Residues of legume crops used to increase soil fertility may also serve as sources of phytotoxins that can suppress the germination and early growth of weed and crop species. To test the hypothesis that weed and crop susceptibility to extracts of red clover shoots would be inversely proportional to seed mass, we (1) identified 18 weeds and 44 crops whose 100-seed masses ranged from 20 to 26,250 mg; (2) exposed their seeds in petri dishes and filter paper to a 2% aqueous extract of ‘Marathon’ red clover shoots or distilled water; and (3) measured germination percentage and radicle length of germinated seeds after incubation for 4 days. In a second experiment, we assessed germination and radicle growth of four crop and four weed species after exposure to 1% extracts of Marathon or ‘Cherokee’ red clover or distilled water. Germination inhibition by red clover extracts was greatest for lighter seeds and least for heavier seeds in Experiment 1 (P = 0.0005), but was unrelated to seed mass in Experiment 2. Radicle inhibition by red clover extracts was inversely proportional to seed mass in both Experiment 1 (P < 0.0001) and Experiment 2 (P = 0.0047), and, in Experiment 1, was greater for monocots than dicots (P = 0.0002). Our findings corroborate the general relationship between seed mass and stress tolerance observed by other investigators and indicate that small-seeded monocots are most likely to be susceptible to phytotoxins contained in red clover shoots.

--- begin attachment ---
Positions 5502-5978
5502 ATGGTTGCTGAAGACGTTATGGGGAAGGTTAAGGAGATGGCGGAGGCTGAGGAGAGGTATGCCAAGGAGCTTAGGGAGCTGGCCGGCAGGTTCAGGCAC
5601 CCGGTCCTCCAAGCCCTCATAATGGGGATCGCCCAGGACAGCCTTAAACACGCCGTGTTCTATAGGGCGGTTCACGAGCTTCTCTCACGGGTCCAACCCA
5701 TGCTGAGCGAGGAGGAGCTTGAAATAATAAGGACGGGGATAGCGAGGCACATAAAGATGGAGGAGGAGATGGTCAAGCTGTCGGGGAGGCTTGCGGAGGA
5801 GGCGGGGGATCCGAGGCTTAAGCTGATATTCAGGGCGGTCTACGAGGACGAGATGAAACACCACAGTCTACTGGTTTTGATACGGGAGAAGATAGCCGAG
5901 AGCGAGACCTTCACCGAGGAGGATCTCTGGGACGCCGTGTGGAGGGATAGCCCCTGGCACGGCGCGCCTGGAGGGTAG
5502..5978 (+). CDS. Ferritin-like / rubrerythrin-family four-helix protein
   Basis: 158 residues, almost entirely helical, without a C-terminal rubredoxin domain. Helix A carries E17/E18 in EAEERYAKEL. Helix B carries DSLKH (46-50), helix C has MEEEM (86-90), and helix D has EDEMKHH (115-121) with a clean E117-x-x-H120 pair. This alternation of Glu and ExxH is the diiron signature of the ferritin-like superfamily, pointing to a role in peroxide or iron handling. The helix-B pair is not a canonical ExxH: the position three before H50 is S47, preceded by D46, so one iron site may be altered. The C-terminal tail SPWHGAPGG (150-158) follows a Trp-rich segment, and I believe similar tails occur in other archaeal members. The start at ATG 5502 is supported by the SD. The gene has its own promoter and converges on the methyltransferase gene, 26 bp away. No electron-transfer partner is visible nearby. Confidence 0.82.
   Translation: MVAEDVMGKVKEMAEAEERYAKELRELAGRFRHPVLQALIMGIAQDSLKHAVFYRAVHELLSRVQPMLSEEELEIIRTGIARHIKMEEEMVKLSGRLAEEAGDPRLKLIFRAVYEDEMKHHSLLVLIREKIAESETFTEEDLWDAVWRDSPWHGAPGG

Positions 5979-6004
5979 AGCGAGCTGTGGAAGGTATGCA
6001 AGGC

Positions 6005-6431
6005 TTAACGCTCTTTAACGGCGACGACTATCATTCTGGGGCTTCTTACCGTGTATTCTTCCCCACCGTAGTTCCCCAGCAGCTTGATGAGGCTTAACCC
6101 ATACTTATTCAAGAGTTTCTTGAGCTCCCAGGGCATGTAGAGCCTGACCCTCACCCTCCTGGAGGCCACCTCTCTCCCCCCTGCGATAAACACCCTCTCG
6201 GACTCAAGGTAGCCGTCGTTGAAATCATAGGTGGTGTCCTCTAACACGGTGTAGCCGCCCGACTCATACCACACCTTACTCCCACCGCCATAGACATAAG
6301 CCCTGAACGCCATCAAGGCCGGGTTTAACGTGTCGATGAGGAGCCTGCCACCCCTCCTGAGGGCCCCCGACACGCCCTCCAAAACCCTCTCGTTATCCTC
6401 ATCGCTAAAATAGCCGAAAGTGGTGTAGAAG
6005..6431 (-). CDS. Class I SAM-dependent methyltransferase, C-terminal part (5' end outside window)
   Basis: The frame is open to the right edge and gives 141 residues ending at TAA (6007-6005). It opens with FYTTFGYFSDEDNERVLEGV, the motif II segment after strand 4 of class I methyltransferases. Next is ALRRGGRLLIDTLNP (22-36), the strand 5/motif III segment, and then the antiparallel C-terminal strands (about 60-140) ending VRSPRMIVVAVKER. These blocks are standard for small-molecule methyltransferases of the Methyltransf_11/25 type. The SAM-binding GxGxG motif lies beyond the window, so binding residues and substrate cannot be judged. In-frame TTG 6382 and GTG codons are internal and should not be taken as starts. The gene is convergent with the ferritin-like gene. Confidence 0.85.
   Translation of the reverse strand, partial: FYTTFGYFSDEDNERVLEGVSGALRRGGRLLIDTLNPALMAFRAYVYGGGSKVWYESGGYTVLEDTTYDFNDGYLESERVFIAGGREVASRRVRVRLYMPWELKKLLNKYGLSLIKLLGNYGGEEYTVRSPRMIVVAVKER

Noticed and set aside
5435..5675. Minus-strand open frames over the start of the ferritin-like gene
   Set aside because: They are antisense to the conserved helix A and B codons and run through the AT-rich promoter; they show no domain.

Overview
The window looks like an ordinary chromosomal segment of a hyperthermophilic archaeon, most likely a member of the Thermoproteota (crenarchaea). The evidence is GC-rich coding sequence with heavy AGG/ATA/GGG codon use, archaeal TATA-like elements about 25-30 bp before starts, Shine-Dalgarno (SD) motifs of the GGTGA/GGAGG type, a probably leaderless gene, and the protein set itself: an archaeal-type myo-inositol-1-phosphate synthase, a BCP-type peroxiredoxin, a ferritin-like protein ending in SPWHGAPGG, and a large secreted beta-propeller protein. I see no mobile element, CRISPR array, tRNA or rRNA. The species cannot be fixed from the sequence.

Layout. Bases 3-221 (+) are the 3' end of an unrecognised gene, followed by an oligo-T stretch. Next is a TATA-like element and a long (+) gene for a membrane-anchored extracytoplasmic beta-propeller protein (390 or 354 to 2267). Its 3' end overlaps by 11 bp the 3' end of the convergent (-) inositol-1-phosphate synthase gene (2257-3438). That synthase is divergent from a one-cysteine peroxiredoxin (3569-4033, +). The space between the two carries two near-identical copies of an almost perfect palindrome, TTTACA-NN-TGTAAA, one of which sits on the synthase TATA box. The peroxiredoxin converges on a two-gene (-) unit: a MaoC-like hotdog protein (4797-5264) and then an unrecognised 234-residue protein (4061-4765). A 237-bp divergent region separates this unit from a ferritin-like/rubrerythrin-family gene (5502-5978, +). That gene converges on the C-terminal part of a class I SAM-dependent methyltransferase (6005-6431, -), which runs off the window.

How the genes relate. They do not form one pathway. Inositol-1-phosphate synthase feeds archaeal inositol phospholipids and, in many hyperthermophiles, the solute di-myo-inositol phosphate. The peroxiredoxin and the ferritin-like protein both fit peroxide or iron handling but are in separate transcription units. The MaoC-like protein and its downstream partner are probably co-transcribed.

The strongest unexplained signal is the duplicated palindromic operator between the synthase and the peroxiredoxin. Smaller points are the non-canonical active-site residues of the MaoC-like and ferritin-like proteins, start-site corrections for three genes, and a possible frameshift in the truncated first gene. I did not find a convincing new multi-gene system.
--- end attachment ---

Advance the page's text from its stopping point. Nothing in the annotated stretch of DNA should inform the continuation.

Nomenclature: Red clover, Trifolium pratense L.